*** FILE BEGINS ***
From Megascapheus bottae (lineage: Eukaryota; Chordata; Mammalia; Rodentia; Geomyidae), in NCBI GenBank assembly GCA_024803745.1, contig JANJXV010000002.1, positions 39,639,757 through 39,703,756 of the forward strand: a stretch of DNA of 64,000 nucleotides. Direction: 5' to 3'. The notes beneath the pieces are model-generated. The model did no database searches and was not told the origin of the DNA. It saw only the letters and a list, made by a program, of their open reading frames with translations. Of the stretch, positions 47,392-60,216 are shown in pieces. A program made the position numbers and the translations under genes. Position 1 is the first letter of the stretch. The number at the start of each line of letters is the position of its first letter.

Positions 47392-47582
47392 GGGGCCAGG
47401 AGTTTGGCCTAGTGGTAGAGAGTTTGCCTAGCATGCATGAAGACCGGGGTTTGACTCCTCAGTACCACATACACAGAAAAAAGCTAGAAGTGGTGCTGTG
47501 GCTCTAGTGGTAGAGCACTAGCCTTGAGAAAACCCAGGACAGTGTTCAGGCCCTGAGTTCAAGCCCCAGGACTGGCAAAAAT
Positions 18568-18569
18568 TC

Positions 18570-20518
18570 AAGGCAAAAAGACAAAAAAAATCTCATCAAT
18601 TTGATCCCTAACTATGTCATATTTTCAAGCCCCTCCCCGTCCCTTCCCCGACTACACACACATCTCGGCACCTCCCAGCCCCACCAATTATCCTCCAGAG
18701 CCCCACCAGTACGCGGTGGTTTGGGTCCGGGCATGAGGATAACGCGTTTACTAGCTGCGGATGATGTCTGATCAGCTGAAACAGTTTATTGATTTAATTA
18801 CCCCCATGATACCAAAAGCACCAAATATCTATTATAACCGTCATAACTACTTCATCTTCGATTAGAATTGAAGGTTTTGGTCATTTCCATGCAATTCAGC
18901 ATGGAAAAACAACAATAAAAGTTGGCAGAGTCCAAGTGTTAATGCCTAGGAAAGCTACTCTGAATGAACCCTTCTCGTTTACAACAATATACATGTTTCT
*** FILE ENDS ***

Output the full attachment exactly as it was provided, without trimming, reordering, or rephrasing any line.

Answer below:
From Megascapheus bottae (lineage: Eukaryota; Chordata; Mammalia; Rodentia; Geomyidae), in NCBI GenBank assembly GCA_024803745.1, contig JANJXV010000002.1, positions 39,639,757 through 39,703,756 of the forward strand: a stretch of DNA of 64,000 nucleotides. Direction: 5' to 3'. The notes beneath the pieces are model-generated. The model did no database searches and was not told the origin of the DNA. It saw only the letters and a list, made by a program, of their open reading frames with translations. Of the stretch, positions 47,392-60,216 are shown in pieces. A program made the position numbers and the translations under genes. Position 1 is the first letter of the stretch. The number at the start of each line of letters is the position of its first letter.

Positions 47392-47582
47392 GGGGCCAGG
47401 AGTTTGGCCTAGTGGTAGAGAGTTTGCCTAGCATGCATGAAGACCGGGGTTTGACTCCTCAGTACCACATACACAGAAAAAAGCTAGAAGTGGTGCTGTG
47501 GCTCTAGTGGTAGAGCACTAGCCTTGAGAAAACCCAGGACAGTGTTCAGGCCCTGAGTTCAAGCCCCAGGACTGGCAAAAAT
Positions 18568-18569
18568 TC

Positions 18570-20518
18570 AAGGCAAAAAGACAAAAAAAATCTCATCAAT
18601 TTGATCCCTAACTATGTCATATTTTCAAGCCCCTCCCCGTCCCTTCCCCGACTACACACACATCTCGGCACCTCCCAGCCCCACCAATTATCCTCCAGAG
18701 CCCCACCAGTACGCGGTGGTTTGGGTCCGGGCATGAGGATAACGCGTTTACTAGCTGCGGATGATGTCTGATCAGCTGAAACAGTTTATTGATTTAATTA
18801 CCCCCATGATACCAAAAGCACCAAATATCTATTATAACCGTCATAACTACTTCATCTTCGATTAGAATTGAAGGTTTTGGTCATTTCCATGCAATTCAGC
18901 ATGGAAAAACAACAATAAAAGTTGGCAGAGTCCAAGTGTTAATGCCTAGGAAAGCTACTCTGAATGAACCCTTCTCGTTTACAACAATATACATGTTTCT